Jonathan Wilde summarizes comments made by Bill Whittle that sum up the defense of Harry Truman's decision to drop the bomb:

  • The US made some effort to warn the Japanese citizens about what was coming.
  • Hiroshima and Nagasaki were, in some ways, military targets.
  • Conventional bombing of Hiroshima and Nagasaki would have cost as many lives, if not more, than the atomic bombing.
  • Dropping the bombs killed fewer people than not dropping them would have killed on both the American and Japanese side.
  • The Japanese citizenry were probably not ready to surrender anytime soon before the bombs were dropped.

I have my own take on this issue that I don't want to share. However, I ask that you read these points and just try to evaluate the quality of the arguments made.

Ask, for example,

  • Does it really matter whether a warning is made? Would a Japanese citizen have taken this seriously or even have the power to heed this warning?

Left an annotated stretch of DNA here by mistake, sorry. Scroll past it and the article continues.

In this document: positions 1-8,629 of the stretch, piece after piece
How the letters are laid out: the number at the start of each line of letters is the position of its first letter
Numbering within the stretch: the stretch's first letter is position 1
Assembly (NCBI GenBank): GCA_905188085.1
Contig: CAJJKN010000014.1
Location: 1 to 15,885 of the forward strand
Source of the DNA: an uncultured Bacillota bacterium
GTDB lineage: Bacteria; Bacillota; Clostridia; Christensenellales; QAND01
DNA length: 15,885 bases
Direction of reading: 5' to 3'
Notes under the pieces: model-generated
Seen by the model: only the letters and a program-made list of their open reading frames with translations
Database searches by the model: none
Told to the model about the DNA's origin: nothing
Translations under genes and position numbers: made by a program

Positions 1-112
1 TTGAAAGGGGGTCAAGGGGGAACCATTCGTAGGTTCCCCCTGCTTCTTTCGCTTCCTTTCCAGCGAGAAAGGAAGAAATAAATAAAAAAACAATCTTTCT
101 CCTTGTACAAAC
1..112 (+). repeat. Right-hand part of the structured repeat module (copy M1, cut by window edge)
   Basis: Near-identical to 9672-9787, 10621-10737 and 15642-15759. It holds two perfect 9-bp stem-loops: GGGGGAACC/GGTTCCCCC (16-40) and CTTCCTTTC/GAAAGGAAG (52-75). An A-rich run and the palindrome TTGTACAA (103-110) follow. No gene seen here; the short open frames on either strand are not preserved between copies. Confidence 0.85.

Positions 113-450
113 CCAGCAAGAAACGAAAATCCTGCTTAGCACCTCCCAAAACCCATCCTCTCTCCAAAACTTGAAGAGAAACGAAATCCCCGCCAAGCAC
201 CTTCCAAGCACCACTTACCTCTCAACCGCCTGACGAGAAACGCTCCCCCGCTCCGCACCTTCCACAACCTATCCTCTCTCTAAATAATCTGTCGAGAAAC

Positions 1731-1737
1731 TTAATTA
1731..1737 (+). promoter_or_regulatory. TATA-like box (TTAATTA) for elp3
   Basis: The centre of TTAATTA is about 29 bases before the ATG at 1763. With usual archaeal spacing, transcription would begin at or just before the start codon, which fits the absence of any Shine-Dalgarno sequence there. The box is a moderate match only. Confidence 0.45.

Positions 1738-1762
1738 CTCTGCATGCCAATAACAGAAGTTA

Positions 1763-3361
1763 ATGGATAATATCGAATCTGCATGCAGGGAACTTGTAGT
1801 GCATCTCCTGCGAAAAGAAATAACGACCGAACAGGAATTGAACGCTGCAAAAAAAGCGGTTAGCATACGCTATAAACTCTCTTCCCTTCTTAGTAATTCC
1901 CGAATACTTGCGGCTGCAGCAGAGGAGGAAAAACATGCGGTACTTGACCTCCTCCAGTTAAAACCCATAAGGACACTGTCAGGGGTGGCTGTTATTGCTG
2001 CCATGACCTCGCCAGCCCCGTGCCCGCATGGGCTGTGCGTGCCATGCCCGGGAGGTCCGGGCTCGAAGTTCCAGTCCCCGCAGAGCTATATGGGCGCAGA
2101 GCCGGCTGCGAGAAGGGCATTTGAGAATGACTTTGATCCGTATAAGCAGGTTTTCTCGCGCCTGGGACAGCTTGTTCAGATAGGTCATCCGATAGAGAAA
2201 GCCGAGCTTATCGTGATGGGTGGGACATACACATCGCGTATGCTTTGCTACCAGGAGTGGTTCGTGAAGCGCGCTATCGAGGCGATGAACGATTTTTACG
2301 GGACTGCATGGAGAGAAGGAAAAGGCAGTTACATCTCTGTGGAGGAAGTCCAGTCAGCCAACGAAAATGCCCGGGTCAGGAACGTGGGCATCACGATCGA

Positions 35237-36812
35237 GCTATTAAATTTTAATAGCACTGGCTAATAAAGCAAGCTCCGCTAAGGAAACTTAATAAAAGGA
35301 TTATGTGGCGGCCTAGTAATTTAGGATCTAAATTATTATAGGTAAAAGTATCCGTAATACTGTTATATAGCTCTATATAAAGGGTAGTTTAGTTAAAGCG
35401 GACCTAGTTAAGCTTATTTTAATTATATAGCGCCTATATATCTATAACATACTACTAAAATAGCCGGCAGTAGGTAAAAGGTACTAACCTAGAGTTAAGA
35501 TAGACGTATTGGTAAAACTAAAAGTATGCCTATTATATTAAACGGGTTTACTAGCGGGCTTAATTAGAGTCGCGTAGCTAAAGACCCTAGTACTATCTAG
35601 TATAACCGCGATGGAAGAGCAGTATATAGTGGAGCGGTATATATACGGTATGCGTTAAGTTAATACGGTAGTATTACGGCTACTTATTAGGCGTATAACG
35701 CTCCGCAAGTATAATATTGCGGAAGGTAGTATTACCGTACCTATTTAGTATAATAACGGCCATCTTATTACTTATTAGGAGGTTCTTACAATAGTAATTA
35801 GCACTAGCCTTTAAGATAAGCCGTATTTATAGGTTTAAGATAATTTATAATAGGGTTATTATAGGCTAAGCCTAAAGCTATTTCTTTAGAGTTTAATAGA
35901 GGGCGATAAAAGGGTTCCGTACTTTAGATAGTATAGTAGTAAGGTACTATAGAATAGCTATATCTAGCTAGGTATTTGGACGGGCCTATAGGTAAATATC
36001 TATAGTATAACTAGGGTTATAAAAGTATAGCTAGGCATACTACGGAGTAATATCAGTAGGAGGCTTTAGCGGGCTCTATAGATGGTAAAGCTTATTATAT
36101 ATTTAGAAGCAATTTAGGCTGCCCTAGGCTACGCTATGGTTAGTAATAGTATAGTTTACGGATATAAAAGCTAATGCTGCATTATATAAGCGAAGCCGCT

• How can a city be "in some ways" a military target? Is Seattle a military target because Boeing still has facilities there?
  • Let's say dropping the bomb actually saved lives. Do we want to set the precedent where this is an estimation that is made unilaterally by the country with the bomb? Can't this argument be used to justify pretty much any action in any war by countries other than the US?
  • Assuming the Japanese were not willing to surrender anytime soon, did they present a clear, proximate threat to the United States?

Ok, maybe Whittle's defenses aren't the best available. This is a relatively intelligent blog though, right? We should have something better show up in the comments. Let's see.